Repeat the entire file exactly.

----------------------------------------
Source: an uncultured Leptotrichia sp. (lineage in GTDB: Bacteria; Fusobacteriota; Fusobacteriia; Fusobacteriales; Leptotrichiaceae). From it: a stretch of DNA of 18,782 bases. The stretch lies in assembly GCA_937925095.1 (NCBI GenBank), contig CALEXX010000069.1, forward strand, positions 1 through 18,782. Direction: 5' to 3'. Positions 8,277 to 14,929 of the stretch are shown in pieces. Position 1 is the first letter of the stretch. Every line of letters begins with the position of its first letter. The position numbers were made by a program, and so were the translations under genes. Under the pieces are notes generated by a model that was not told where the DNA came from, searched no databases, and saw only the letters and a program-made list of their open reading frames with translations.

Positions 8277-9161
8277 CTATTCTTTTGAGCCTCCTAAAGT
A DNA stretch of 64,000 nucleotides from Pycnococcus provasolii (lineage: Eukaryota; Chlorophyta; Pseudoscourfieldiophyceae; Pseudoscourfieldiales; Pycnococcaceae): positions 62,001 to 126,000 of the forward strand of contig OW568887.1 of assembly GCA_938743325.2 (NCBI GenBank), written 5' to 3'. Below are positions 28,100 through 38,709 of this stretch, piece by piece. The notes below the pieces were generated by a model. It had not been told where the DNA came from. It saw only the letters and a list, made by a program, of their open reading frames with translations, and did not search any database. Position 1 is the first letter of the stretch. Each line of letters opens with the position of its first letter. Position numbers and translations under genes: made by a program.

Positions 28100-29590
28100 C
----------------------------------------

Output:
Source: an uncultured Leptotrichia sp. (lineage in GTDB: Bacteria; Fusobacteriota; Fusobacteriia; Fusobacteriales; Leptotrichiaceae). From it: a stretch of DNA of 18,782 bases. The stretch lies in assembly GCA_937925095.1 (NCBI GenBank), contig CALEXX010000069.1, forward strand, positions 1 through 18,782. Direction: 5' to 3'. Positions 8,277 to 14,929 of the stretch are shown in pieces. Position 1 is the first letter of the stretch. Every line of letters begins with the position of its first letter. The position numbers were made by a program, and so were the translations under genes. Under the pieces are notes generated by a model that was not told where the DNA came from, searched no databases, and saw only the letters and a program-made list of their open reading frames with translations.

Positions 8277-9161
8277 CTATTCTTTTGAGCCTCCTAAAGT
A DNA stretch of 64,000 nucleotides from Pycnococcus provasolii (lineage: Eukaryota; Chlorophyta; Pseudoscourfieldiophyceae; Pseudoscourfieldiales; Pycnococcaceae): positions 62,001 to 126,000 of the forward strand of contig OW568887.1 of assembly GCA_938743325.2 (NCBI GenBank), written 5' to 3'. Below are positions 28,100 through 38,709 of this stretch, piece by piece. The notes below the pieces were generated by a model. It had not been told where the DNA came from. It saw only the letters and a list, made by a program, of their open reading frames with translations, and did not search any database. Position 1 is the first letter of the stretch. Each line of letters opens with the position of its first letter. Position numbers and translations under genes: made by a program.

Positions 28100-29590
28100 C